<i>Whim Wham</i> at the Museum of Art and History in Lancaster, California.

ALL CAPS: Painter Gary Lang has long been recognized as one of the most distinguished practitioners of colorful hard-edge abstraction. No account of the recent history of abstract painting would be complete without at least one of his signature multicolored concentric-circle paintings. As a painter, he’s both the logical extension of Josef Albers’s seminal work, with shifting hues and values arrayed in colored squares, and the psychedelic Zen cousin of Gerhard Richter’s passionate chromaticism. But in his big new show called Edging Reason — words (at the Carnegie Art Museum in Oxnard through May 19), Lang has come up with an entirely different project. These word drawings in paint, while rooted in the same skills he has developed working on the circles, have a totally different look and feel.

In this work, Lang hand-letters various poetic phrases, mostly of his own devising, into lyrical and grid-like compositions of alternating primary colors. The hand-lettered images come in several varieties. Some very short phrases, such as “Let’s call it a day,” get an open treatment in which the white space between the letters is the focus, a choice that’s accentuated by strategic omissions. For example, in “Let’s call it a day,” Lang leaves in the apostrophe but cancels the letter “C.” As the phrases get longer and more complex, the letters begin to run together more closely, and, although Lang is careful not to allow the many beautiful colored lines to ever overlap, some of the more extravagant figures engage the adjacent space, such as when the elongated leg strokes on a capital M or an uppercase A sweep down around the letter below.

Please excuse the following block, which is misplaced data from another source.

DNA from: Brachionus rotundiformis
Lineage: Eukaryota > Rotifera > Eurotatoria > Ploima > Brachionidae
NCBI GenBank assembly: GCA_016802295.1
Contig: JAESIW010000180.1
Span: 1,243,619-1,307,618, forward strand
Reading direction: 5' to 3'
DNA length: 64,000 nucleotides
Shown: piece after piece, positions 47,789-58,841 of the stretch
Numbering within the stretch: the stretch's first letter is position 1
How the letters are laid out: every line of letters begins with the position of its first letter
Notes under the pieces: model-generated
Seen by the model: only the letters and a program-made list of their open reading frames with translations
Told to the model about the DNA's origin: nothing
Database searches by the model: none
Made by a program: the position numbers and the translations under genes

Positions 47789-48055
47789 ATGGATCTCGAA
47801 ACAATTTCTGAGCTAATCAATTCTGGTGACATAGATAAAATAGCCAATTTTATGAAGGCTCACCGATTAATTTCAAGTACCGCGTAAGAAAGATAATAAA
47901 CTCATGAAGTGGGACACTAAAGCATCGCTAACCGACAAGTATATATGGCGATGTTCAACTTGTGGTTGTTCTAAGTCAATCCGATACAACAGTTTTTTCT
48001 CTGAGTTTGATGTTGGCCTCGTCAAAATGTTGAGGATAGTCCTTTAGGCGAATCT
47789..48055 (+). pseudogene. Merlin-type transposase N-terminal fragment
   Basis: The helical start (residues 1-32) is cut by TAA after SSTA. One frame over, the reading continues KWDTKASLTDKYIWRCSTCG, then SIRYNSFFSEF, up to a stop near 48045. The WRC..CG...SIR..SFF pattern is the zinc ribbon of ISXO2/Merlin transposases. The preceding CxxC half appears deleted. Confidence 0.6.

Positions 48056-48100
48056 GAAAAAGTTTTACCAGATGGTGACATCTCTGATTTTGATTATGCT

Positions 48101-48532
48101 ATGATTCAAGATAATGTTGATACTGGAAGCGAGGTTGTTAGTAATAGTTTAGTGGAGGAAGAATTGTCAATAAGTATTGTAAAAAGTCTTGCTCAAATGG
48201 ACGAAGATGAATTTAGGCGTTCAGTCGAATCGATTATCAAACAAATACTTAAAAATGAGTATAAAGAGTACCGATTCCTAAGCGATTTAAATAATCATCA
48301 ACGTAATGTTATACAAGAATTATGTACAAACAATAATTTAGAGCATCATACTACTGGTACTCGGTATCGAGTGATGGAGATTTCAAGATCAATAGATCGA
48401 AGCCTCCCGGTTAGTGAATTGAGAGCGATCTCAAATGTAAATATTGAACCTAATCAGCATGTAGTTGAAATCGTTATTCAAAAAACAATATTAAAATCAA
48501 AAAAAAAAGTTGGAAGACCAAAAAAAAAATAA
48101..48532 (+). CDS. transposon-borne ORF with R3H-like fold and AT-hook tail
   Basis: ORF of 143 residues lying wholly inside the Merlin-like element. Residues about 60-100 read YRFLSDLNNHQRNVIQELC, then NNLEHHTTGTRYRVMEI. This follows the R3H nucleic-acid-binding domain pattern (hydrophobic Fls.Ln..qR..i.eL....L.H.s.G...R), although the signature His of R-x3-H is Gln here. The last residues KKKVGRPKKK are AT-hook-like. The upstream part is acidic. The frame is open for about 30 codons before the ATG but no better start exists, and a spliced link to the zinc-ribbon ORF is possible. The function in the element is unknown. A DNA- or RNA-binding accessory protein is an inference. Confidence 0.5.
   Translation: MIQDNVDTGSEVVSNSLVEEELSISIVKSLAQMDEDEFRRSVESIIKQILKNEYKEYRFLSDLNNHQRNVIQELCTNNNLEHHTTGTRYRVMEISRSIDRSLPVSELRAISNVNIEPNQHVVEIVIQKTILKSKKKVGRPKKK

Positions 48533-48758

Because of the way that Lang deliberately avoids conventional word spacing and the lowercase, the works are all a little difficult to read: not impossible, but tricky and recalcitrant enough that the gallery created loose-leaf notebooks with the typed texts as a kind of subtitle system. Although there is much to ponder in the texts on their own, the eye is drawn again and again to the walls, where the most lasting impression comes from seeing the sheer range of effects that Lang has achieved over the course of creating the more than 70 images in this exhibition. For this purpose, the Carnegie’s Mezzanine Gallery, with its great horizontal wall, makes a particularly effective venue.

<i>Edging Reason — words</i> at the Carnegie Art Museum.

Sitting on the bench in front of these massed images, it’s possible to discern multiple approaches within the larger flow. Once the phrases arrive at a certain density, Lang’s organizational impulses appear to split. Some expressions, like “The Truth” (the full text begins “a cadre of regime information managers spreading skullduggery beneath a veneer of …”), get a jagged, cascading treatment in which the letters continually shift across the verticals of the grid. In others, the letters form neat columns, paradoxically further reducing readability in the service of an alternate system of organization. In certain cases, individual letters emerge through stylization. Once the ubiquitous “E” acquires the squashed-flat horizontality of the font on an eye chart, it pops from every image.

The overall effect is also twofold and energizing. First of all, the show embeds the viewer in a perceptual world where reading takes more effort than usual, a situation that apparently reflects some aspect of the experience of the artist, who claims that he came late to reading and only began pursuing it regularly in the aftermath of September 11, 2001. Secondly, it operates as a kind of musical flourish of the artist’s skill with color. Listen with your eyes to what these grids of letters are saying — there’s a message in their patterns that is just as important as the message spelled out in the words.


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